The CD is a one-off sensation (the Televisionary Oracle by Rob Brezsny has more information). I first heard of WEW through the original release of 'give to much', available in the early 90's as a self titled CD. A friend correctly predicted that this would be something that I would enjoy. How perceptive of him. This was the big question about WEW for me. Where did they come from, who are they, and most importantly, where did they go? I spent years then trying to find if there was any more of this magic (greedy sod that I am) only to discover, on a recent trip to the USA, that Brezsny (the creative nexus) writes a horoscope column and has done so for many years.
At this stage, much of the puzzle was able to come together.
The title of this triumph is a worry, though. 'Give too much' is what this collection of talented people probably did. There's a 10+ album career (maybe more) worth of ideas, invention, wickedness and compassion compressed onto a single CD. It is a work of art that I hope will be discovered and embraced by the majority. This is my prayer for what it's worth.
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By A Customer on October 14, 2001
Format: Audio CD
I agree with much of what the reviewer from New Berlin had to say.
WEW's CD, "Give to much" is an instant classic - though possibly 20 years in the making. The original form of this CD was sent to me by a friend in the USA (again, thanks!!!). At the time, it bamboozled me that such extremes of talent seemingly had never been to the places where everyone at least had the opportunity to reject what was being offered. There was too much quality for it to have been a throw away by artists without some profile, too much invested into the production for it to have been a backyard job. Having recently finished the "novel" (!?!) "Televisionary Oracle" by Rob Brezsny, many of these questions have been explained, or at least a story has been offered.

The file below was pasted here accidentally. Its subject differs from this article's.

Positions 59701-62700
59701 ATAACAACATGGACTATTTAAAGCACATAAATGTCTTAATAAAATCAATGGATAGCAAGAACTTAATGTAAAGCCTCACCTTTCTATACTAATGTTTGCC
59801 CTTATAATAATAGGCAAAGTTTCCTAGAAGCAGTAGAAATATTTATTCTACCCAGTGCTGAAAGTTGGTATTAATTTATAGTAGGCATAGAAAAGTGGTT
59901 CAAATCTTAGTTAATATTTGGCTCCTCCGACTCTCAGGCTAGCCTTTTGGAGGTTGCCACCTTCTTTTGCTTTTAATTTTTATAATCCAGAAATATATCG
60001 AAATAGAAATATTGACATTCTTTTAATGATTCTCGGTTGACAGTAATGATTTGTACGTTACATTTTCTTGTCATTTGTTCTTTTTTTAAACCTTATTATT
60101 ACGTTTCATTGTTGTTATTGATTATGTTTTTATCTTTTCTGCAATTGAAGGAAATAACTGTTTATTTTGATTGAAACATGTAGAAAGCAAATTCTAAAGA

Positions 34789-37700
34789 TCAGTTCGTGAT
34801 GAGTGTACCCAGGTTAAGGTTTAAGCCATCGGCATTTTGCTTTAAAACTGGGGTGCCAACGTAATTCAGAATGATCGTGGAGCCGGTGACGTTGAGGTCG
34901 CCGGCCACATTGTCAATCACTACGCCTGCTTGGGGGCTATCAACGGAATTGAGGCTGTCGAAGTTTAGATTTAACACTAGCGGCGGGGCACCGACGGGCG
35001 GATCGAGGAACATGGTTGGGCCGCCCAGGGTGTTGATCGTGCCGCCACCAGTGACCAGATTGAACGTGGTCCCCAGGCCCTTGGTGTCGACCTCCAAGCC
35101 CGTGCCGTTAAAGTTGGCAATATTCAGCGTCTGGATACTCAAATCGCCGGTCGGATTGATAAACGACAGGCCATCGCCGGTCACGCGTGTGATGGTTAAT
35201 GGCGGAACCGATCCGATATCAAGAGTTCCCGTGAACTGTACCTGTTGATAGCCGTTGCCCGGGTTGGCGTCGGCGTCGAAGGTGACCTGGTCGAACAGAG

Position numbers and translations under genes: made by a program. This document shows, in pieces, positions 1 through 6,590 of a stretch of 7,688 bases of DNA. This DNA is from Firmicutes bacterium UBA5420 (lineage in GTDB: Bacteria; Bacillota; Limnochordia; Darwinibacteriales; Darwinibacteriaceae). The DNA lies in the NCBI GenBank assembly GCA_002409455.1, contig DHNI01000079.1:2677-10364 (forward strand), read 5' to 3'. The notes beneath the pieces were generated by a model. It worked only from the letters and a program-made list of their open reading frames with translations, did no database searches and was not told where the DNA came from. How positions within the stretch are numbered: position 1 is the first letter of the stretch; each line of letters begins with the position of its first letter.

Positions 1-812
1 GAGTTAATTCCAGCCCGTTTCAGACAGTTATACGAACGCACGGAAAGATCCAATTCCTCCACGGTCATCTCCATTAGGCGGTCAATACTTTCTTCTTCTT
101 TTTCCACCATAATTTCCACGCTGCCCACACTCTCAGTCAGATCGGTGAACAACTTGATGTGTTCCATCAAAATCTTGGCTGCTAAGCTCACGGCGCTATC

What truly distinguishes this CD is that it's brazen without being preachy, it's not depressive, but rather, it celebrates life and living and encourages the listener to maximise her experience. At times, I'm lulled into the notion that a cook book for changing one's reality is being presented (we are controlled only as much as we wish to be).
The music is sensational. It rocks. But it has to be loud. Otherwise, the impact has to be partly gained with reference to previous listenings. Some songs are produced in a fashion that multiplies the desired message ('Get Outta My Head' kicks in with a production fiddle that is almost unbearable... almost seizure inducing).
My major quibble is the title, "Give to much". Lame - seemingly another attempt to snatch defeat from the jaws of (sales) victory. Why not 'Media Apocalypse' or 'Sign up...' or 'Now recruiting'. Again, after reading the yeah-sure-novel a clue seems to emerge.
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By A Customer on September 6, 2001
Format: Audio CD
This is the greatest album of all time. I am not kidding.
Actually, this album is a re-release of their self-titled album,
with some additional songs. I first found their album in a
discount used CD bin about 8 years ago. I hadn't heard of them
but the lyric sheet made it seem worth the risk.
It was the best buy I have ever made. The lyrics and music are
amazing, and everything fits together perfectly, with themes
(both words and music) running through the entire album.
The "W" section is always my first place to check when I
find a new record store, and over the years I have found a
few copies which I passed on to friends. I even found a
cassette copy in a variety store in Australia! Go figure.
The album merits your full attention. Even though I have
heard it 100 times, my favorite way to listen is to sit
quietly and pay attention. It never disappoints and I keep
finding new things to amaze me. I am also amazed that this
album is not a best seller. At least a half-dozen songs on
it seem perfect for MTV, and everything on it is perfect for
college radio.
So what is the album about? The words are a scathing tirade
against the media (tv, radio, advertising, televangelists, etc).
The music is melodic and intricate and soothing and in-your-face,
all at the same time. I know that you can download samples for
free, but you really miss something if you don't listen to the
whole album in the original order.
I hope that you buy it and enjoy it as much as I have.